Slow Weight Gain in Infants and Children | Symptoms & Causes

What are the symptoms of slow weight gain?

One of the most obvious symptoms of slow weight gain is size: your child is much smaller than other children their age. This may include weight, height and size of their head.

If your baby is not getting enough calories, you may notice the following symptoms:

  • lost interest in the world around them
  • extreme sleepiness
  • frequent crying and fussiness
  • missed physical milestones: not rolling over, sitting up or walking at the same time as other kids their age

What causes slow weight gain?

Several possible factors can cause slow weight gain, from a medical condition to social or financial hardship. Anything that interferes with a child’s access to food or ability to digest food can impair their growth. Often it is caused by a combination of factors.

Medical causes:

  • Premature birth can make it hard for your child to feed until the muscles they use to suck and swallow fully develop.
  • Down syndrome can also interfere with a child’s ability to suck and swallow.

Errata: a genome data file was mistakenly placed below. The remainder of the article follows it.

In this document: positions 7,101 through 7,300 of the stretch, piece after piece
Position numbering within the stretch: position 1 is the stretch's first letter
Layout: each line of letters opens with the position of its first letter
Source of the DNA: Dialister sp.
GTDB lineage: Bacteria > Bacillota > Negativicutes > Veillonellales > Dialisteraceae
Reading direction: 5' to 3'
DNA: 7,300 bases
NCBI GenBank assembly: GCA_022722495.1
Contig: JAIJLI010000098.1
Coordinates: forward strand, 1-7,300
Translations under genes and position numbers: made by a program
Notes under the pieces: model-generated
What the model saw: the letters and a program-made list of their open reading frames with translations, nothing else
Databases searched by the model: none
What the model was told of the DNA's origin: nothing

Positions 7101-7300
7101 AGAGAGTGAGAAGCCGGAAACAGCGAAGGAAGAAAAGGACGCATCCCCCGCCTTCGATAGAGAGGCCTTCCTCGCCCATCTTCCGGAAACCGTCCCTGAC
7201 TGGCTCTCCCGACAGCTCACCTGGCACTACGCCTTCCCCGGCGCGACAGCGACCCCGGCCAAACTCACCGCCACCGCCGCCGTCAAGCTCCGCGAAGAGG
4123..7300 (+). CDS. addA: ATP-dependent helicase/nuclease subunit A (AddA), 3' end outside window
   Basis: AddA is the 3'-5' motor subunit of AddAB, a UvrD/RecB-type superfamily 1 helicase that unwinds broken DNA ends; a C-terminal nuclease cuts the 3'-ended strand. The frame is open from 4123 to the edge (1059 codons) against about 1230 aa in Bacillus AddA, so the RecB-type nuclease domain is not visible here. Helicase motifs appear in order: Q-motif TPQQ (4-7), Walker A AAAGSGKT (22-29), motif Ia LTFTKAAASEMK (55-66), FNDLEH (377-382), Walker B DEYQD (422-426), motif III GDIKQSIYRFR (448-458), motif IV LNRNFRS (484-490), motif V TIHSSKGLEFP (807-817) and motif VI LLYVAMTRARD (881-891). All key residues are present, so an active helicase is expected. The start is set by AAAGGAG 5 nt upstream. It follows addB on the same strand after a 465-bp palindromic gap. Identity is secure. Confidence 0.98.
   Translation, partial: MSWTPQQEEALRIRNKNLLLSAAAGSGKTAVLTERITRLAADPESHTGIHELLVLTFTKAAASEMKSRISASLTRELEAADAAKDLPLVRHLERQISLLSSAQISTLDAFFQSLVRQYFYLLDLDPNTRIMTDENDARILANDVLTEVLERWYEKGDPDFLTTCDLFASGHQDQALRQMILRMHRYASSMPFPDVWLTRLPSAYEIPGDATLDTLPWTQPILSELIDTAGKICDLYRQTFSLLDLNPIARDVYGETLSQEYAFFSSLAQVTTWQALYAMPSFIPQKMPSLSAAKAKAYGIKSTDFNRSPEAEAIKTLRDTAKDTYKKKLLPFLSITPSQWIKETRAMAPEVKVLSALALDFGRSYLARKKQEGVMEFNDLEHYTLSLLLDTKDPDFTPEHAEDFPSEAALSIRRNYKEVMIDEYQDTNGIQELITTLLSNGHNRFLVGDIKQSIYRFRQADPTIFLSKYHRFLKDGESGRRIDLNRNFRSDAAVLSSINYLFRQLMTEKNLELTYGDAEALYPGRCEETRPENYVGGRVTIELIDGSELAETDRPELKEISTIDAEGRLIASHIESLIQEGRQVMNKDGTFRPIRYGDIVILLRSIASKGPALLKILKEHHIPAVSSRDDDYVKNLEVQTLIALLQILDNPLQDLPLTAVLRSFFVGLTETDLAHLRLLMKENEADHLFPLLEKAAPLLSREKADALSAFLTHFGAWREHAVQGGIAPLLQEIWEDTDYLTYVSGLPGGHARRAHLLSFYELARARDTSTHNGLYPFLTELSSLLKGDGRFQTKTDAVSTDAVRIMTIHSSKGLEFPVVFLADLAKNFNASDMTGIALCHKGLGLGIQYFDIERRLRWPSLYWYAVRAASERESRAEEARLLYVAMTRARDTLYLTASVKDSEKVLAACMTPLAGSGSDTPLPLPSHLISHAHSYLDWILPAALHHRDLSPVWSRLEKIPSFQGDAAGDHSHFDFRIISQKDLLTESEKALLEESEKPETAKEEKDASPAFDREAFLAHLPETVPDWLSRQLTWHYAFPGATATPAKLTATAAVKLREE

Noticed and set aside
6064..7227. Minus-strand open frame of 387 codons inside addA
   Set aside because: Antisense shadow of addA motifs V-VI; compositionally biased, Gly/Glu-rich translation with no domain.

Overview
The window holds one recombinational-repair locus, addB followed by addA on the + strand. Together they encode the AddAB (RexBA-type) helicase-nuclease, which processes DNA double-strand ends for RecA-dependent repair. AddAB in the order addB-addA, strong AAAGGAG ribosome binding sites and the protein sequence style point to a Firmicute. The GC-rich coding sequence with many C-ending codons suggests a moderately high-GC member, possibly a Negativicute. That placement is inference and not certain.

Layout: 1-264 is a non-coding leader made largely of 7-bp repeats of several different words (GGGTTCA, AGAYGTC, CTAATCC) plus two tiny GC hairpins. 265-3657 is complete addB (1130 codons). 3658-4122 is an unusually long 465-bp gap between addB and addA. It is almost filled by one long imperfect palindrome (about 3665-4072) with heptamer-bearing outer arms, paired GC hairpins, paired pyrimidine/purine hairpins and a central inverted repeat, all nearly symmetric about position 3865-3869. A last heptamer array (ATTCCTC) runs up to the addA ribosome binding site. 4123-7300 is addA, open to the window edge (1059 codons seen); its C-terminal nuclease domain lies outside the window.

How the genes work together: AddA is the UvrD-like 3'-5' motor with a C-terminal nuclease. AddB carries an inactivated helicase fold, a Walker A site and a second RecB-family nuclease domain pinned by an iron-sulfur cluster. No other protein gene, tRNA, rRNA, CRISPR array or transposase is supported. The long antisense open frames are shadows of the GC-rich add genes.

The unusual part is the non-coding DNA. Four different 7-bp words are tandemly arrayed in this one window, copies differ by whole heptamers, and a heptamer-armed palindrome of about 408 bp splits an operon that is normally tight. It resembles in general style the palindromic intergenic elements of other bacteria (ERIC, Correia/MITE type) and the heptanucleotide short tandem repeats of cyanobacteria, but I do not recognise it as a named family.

• Metabolic disorders like hypoglycemia, galactosemia or phenylketonuria can interfere with the body’s ability to convert food into energy.
  • Cystic fibrosis can prevent a child from absorbing calories.
  • A food allergy or food intolerance may limit what foods your child can eat without feeling ill.
  • Gastroesophageal reflux can cause your child to vomit frequently.
  • Anything that causes chronic diarrhea can prevent your child from receiving enough nutrition.

Social and financial causes:

  • Parents may not prepare formula correctly or understand how often their infant or child needs to eat.
  • Household stress from divorce, death or another disruption can cause a child to stop eating.
  • Poverty may make it hard for parents to provide enough food for their children.